Senator Kamala Harris (D-CA) is the latest woman of Congress to be interrupted and silenced by her male colleagues for trying to effectively do her job, in this latest instance as a member of the Senate Select Intelligence Committee. After making Attorney General Jeff Sessions “nervous” with her on point questions (showing that grit that made her an effective prosecutor), she was later called “hysterical” by a CNN commentator and former Trump surrogate. Although it’s upsetting to see workplace sexism so casually on public display, you can be damn sure that Kamala Harris will not back down. ‘Nevertheless, she persisted’
The Universal Phenomenon of Men Interrupting Women – The New York Times, which got on my radar via The Daily Cooler
Earlier this month, Casey Spelman went viral on social media after an onlooker spotted her helping a blind Chicago Cubs fan hail a cab after a game (he had been trying to for several minutes without luck). Casey was quickly tracked down after photos were posted to Facebook, and her small act of kindness is a reminder that we can all help make the world a little better by recognizing the humanity in others.
“It’s OK if you are unsure of how to interact with someone, but do your best, be brave, and just be willing to help. I think if you treat someone with respect it will always be appreciated.” – Casey
Team Tactile is a team of six MIT STEM majors and recent winners of the Lemelson-MIT Student Prize for their print-to-Braille creation. Chandani Doshi, Grace Li, Jessica (Jialin) Shi, Chen (Bonnie) Wang, Charlene Xia, and Tania Yu created a device that uses an internal camera to read lines of text, and then converts it into Braille characters, allowing the user to read anything. No more costly books or dependence on text-to-audio capabilities. Here’s a pretty cool article about it that came across my radar via The Future Crunch.
Today’s Women “Crushin’ it” Wednesday are Malika Saasa Saar and Yasmin Vafa of Human Rights Project for Girls, Rebecca Epstein of Georgetown Law Center on Poverty and Inequality, and Lindsay Rosenthal of Ms. Foundation for Women; authors of the report The Sexual Abuse to Prison Pipeline: The Girls’ Story
I honestly can’t remember how this report got onto my radar, but it’s been on the back of my mind for some time now. Having parents that provide foster care, it’s always hard when the kids you’ve become attached to either get placed with family members or get adopted. Many of these kids have experienced a lot of trauma, and you hope that they continue to receive the help and therapy they need so that they could lead the best lives they can…but the statistics aren’t good.
The Sexual Abuse to Prison Pipeline: The Girl’s Story report focuses on how we treat girls that are victims of sexual abuse. The conclusion is that society fails these girls, that many are treated like criminals instead of victims. The sex traffic victims picked up on prostitution charges, the juveniles that run away because of abuse, those that do drugs to try to cope with abuse; many are funneled into the juvenile justice system (and later prison), which fails to treat and often makes worse the trauma that these girls are experiencing. It’s a pretty somber read, but I encourage anyone to go through it. The report also goes through a series of reactive and proactive steps that can be taken.
- Implement Policies that Improve Responses to the Behavior of Foster Youth Who Have Experienced Trauma and Abuse.
- Prohibit Child Welfare Agencies and Providers from Discharging Runaway Girls.
- Strengthen the JJDPA (Juvenile Justice and Delinquency Prevention Act)
- Enact Effective and Universal Safe Harbor Laws.
- Fully Enforce — and Strengthen — the Prison Rape Elimination Act.
- Provide Gender-Specific Physical and Mental Health Care In Justice Settings.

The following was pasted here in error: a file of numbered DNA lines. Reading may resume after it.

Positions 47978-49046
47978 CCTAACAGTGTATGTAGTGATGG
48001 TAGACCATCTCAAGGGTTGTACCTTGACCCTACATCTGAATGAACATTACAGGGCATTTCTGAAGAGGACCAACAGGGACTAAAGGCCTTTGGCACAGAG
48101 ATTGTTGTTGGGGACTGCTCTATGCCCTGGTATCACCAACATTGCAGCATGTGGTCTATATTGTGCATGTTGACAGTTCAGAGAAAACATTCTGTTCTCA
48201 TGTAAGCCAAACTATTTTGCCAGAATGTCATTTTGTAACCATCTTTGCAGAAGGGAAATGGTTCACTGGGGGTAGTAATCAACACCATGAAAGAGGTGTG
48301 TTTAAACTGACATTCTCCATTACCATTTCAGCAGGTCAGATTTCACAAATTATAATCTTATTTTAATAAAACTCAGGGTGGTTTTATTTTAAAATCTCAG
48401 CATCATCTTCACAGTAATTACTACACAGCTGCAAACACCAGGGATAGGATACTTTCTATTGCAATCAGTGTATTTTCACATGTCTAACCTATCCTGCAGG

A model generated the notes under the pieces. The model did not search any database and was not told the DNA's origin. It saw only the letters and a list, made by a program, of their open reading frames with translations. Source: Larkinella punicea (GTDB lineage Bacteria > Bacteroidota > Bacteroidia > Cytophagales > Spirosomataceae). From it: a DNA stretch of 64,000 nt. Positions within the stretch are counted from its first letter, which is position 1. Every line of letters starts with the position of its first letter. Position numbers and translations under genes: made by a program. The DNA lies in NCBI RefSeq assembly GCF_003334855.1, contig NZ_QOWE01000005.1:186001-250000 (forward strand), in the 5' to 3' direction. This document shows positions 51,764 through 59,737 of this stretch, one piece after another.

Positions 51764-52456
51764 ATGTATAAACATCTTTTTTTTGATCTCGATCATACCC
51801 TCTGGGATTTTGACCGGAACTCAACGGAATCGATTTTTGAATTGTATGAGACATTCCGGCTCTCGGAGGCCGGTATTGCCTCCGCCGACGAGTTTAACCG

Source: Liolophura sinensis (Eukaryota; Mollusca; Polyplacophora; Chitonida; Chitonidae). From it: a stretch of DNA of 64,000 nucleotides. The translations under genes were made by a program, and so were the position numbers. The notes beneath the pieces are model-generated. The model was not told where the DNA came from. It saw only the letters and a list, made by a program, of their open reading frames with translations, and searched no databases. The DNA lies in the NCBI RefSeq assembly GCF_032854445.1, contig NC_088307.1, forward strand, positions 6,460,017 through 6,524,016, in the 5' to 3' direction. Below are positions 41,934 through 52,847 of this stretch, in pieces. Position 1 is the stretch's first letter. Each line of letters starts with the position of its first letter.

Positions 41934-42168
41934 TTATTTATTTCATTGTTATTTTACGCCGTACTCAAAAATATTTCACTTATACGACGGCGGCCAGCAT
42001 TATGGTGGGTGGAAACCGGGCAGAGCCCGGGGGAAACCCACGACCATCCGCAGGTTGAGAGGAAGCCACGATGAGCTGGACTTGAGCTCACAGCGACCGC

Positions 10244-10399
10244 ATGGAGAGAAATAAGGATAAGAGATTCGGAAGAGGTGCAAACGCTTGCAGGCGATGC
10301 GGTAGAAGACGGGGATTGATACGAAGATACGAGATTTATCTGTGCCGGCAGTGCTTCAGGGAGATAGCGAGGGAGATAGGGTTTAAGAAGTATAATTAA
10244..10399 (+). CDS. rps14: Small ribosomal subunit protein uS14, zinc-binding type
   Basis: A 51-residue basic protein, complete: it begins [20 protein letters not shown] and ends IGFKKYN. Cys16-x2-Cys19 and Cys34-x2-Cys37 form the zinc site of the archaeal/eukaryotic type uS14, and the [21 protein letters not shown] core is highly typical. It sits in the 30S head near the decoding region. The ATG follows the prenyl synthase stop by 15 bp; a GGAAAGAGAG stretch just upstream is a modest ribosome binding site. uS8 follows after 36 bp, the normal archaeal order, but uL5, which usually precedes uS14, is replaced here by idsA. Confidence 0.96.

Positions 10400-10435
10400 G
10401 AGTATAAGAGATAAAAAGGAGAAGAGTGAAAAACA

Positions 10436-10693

Tulsi Gabbard currently serves in Congress (House) representing Hawaii’s 2nd district. She is the first American Samoan, as well as the first Hindu to serve in Congress. In 2002, she was the youngest woman to serve in Hawaii’s State House of Representatives at the age of 21. In 2004 she enlisted to Hawaii’s National Guard while still a State Representative, and decided not to run for re-election but instead volunteered to be deployed to Iraq for a 12-month tour. She currently holds the rank of Major.
Tulsi has grown incredibly popular within the Democratic Party, most recently vacating her role as vice-chair of the DNC to publicly endorse Bernie Sanders for President (the first female U.S. Representative to do so). Be on the lookout for this Natural Born World-Shaker to continue to inspire and do great things (I wouldn’t hate a Cory Booker/Tulsi Gabbard ticket, but that’s just my two cents)
Alice Coachman was the first African American woman to win a gold medal at the Olympics (1948). That year, she was also the only American women to win a gold medal in any Athletics (Track & Field) event.
Growing up in the segregated South, Alice did not have access to coaching, equipment, or a dedicated space to practice her running or jumping. Because she didn’t even have proper shoes or conventional ways of training, she had to kind of wing it on her own. When she was finally noticed by a local coach and able to compete in Amateur Athletic Union (AAU) competitions, she broke both high school and college high jump records….barefoot. She continued to dominate the sport (while also winning national championships in the 50 and 100 meter races, as well as the 400 meter relay). She had to wait longer than she wanted to compete at the Olympics due to WWII and the cancellation of the ’40 and ’44 games, but persevered and battled through a back injury in ’48 to set an Olympic high jump record of 5’6.5″
“If women could go into your Congress, I think justice would soon be done to the Indians” – Sarah Winnemucca
Sarah Winnemucca was born in 1844 in Nevada of the Northern Paiute and originally given the name Thocmetony (translation: shell flower). Growing up, Thocmetony’s grandfather Chief Truckee thought it important to be educated in and exposed to different cultures that were quickly becoming prevalent in Native American lands. In California, she quickly learned English, Spanish, and multiple Native American dialects. When returning to Nevada, she lived with a white settler family for a time and changed her name to Sarah.